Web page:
Let \((a_1, \ldots, a_p)\) and \((b_1, \ldots, b_q)\) be two vectors of real or complex numbers, possibly empty, \(\alpha > 0\) and \(X\) a real symmetric or a complex Hermitian matrix. The corresponding *hypergeometric function of a matrix argument* is defined by \[
{}_pF_q^{(\alpha)}
\left(\begin{matrix} a_1, \ldots, a_p \\ b_1, \ldots, b_q\end{matrix}; X\right) =
\sum_{k=0}^\infty\sum_{\kappa \vdash k}
\frac{{(a_1)}_\kappa^{(\alpha)} \cdots {(a_p)}_\kappa^{(\alpha)}}
{{(b_1)}_\kappa^{(\alpha)} \cdots {(b_q)}_\kappa^{(\alpha)}}
\frac{C_\kappa^{(\alpha)}(X)}{k!}.
\] The inner sum is over the integer partitions \(\kappa\) of \(k\) (which we also denote by \(|\kappa| = k\)). The symbol \({(\cdot)}_\kappa^{(\alpha)}\) is the *generalized Pochhammer symbol*, defined by \[
{(c)}_\kappa^{(\alpha)} = \prod_{i=1}^\ell\prod_{j=1}^{\kappa_i}
\left(c - \frac{i-1}{\alpha} + j-1\right)
\] when \(\kappa = (\kappa_1, \ldots, \kappa_\ell)\). Finally, \(C_\kappa^{(\alpha)}\) is a *Jack function*. Given an integer partition \(\kappa\) and \(\alpha > 0\), and a real symmetric or complex Hermitian matrix \(X\) of order \(n\), the Jack function \[
C_\kappa^{(\alpha)}(X) = C_\kappa^{(\alpha)}(x_1, \ldots, x_n)
\] is a symmetric homogeneous polynomial of degree \(|\kappa|\) in the eigenvalues \(x_1\), \(\ldots\), \(x_n\) of \(X\).

The series defining the hypergeometric function does not always converge. See the references for a discussion about the convergence.

The inner sum in the definition of the hypergeometric function is over all partitions \(\kappa \vdash k\) but actually \(C_\kappa^{(\alpha)}(X) = 0\) when \(\ell(\kappa)\), the number of non-zero entries of \(\kappa\), is strictly greater than \(n\).

For \(\alpha=1\), \(C_\kappa^{(\alpha)}\) is a *Schur polynomial* and it is a *zonal polynomial* for \(\alpha = 2\). In random matrix theory, the hypergeometric function appears for \(\alpha=2\) and \(\alpha\) is omitted from the notation, implicitely assumed to be \(2\). This is the default value of \(\alpha\) in the `HypergeoMat`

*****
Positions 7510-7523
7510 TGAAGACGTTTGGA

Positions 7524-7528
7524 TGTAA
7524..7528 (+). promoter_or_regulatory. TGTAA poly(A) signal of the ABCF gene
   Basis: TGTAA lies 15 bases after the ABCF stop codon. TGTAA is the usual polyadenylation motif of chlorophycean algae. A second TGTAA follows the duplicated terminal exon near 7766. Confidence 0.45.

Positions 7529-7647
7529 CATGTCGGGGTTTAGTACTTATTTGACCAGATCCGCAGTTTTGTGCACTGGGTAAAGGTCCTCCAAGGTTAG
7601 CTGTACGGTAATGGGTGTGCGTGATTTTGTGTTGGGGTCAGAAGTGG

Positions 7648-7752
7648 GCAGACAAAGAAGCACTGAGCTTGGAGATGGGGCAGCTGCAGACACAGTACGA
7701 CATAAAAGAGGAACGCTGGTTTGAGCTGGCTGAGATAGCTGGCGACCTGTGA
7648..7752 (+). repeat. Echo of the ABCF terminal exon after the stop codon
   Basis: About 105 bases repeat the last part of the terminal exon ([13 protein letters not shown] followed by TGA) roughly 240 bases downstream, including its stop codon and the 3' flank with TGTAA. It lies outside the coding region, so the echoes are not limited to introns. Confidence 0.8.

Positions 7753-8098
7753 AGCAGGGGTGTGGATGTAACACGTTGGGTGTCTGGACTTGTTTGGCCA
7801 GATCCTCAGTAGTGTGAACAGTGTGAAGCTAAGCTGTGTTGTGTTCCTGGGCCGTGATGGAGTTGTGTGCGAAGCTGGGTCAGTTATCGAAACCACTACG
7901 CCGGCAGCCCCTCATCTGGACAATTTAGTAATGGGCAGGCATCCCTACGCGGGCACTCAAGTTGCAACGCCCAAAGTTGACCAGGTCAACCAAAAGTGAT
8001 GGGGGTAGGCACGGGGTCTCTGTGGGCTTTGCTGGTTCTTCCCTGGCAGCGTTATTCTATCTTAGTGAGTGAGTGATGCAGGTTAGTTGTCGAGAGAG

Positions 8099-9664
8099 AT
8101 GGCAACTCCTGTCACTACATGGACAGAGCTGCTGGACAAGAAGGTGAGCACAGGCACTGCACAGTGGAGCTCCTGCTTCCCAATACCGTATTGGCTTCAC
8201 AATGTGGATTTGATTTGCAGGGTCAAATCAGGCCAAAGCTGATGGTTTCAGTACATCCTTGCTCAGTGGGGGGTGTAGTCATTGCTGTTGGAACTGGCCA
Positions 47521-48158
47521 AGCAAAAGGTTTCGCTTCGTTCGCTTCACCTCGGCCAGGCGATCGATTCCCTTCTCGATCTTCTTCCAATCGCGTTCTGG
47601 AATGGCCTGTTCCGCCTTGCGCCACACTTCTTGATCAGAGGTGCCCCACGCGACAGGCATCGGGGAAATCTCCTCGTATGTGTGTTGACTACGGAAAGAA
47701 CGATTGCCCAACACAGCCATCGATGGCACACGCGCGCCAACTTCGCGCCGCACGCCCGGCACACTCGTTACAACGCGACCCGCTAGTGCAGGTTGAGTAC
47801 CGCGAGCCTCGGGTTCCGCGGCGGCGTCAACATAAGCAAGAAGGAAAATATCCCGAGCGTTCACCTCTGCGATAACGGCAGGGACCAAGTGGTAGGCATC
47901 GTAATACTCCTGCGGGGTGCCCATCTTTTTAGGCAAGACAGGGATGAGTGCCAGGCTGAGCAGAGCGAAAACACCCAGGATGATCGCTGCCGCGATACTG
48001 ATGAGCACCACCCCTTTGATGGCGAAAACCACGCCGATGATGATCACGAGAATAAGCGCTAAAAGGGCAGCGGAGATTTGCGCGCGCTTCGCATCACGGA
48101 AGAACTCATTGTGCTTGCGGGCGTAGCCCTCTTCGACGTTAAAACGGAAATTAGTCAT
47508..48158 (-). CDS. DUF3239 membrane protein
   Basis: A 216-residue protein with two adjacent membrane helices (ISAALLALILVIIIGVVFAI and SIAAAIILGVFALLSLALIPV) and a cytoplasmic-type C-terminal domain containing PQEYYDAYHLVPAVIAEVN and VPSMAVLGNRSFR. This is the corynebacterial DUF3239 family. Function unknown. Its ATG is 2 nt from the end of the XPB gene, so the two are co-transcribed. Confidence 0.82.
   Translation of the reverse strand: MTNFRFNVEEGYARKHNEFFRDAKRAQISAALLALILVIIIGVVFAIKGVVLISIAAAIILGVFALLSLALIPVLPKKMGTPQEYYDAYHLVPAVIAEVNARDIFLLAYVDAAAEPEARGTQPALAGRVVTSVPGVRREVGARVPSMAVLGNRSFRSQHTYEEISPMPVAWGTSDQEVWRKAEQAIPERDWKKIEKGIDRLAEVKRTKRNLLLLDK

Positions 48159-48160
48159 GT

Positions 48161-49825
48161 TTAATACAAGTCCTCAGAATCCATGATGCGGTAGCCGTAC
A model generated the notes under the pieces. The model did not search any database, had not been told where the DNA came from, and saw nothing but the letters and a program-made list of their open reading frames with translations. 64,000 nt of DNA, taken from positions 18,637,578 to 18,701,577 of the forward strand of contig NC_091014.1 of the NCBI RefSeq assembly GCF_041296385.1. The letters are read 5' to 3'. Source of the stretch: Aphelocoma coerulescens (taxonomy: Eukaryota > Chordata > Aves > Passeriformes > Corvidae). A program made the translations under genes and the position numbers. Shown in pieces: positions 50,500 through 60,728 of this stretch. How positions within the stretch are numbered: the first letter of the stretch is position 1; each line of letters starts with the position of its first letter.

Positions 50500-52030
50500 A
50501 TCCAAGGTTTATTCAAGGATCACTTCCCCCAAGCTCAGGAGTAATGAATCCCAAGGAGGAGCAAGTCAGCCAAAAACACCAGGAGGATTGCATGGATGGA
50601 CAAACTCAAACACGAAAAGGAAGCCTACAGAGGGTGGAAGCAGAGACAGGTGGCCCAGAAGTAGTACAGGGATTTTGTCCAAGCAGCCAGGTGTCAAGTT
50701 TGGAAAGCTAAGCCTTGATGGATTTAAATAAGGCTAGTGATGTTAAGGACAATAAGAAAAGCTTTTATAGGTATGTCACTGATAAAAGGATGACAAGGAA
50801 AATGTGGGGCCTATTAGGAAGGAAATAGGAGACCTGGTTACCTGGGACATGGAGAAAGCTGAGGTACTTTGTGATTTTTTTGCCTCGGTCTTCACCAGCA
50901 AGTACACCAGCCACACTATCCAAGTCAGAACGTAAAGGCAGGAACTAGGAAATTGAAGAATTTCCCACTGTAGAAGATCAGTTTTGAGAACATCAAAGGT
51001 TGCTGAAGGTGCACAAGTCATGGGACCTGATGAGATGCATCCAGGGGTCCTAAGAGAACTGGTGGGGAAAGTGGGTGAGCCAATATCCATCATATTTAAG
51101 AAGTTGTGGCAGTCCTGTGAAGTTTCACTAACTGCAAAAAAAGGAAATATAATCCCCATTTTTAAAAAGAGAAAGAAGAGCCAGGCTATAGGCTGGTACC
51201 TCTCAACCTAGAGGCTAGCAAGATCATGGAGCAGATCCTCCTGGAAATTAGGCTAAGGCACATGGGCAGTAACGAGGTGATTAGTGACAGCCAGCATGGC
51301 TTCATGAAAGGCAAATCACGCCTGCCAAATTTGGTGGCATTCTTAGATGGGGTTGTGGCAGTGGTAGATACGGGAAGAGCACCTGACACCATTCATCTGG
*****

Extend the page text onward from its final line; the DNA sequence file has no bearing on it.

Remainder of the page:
package.

Koev and Eldeman (2006) provided an efficient algorithm for the evaluation of the truncated series \[ {{}_{p\!\!\!\!\!}}^m\! F_q^{(\alpha)} \left(\begin{matrix} a_1, \ldots, a_p \\ b_1, \ldots, b_q\end{matrix}; X\right) = \sum_{k=0}^m\sum_{\kappa \vdash k} \frac{{(a_1)}_\kappa^{(\alpha)} \cdots {(a_p)}_\kappa^{(\alpha)}} {{(b_1)}_\kappa^{(\alpha)} \cdots {(b_q)}_\kappa^{(\alpha)}} \frac{C_\kappa^{(\alpha)}(X)}{k!}. \]

In the `HypergeoMat`

package, \(m\) is called the *truncation weight of the summation* (because \(|\kappa|\) is called the weight of \(\kappa\)), the vector \((a_1, \ldots, a_p)\) is called the vector of *upper parameters* while the vector \((b_1, \ldots, b_q)\) is called the vector of *lower parameters*. The user can enter either the matrix \(X\) or the vector \((x_1, \ldots, x_n)\) of the eigenvalues of \(X\).

For example, to compute \[ {{}_{2\!\!\!\!\!}}^{15}\! F_3^{(2)} \left(\begin{matrix} 3, 4 \\ 5, 6, 7\end{matrix}; \begin{pmatrix} 0.1 && 0.4 \\ 0.4 && 0.1 \end{pmatrix}\right) \] you have to enter (recall that \(\alpha=2\) is the default value)

We said that the hypergeometric function is defined for a real symmetric matrix or a complex Hermitian matrix \(X\). However we do not impose this restriction in the `HypergeoMat`

package. The user can enter any real or complex square matrix, or a real or complex vector of eigenvalues.

Plamen Koev and Alan Edelman.

*The Efficient Evaluation of the Hypergeometric Function of a Matrix Argument*. Mathematics of Computation, 75, 833-846, 2006.Robb Muirhead.

*Aspects of multivariate statistical theory*. Wiley series in probability and mathematical statistics. Probability and mathematical statistics. John Wiley & Sons, New York, 1982.A. K. Gupta and D. K. Nagar.

*Matrix variate distributions*. Chapman and Hall, 1999.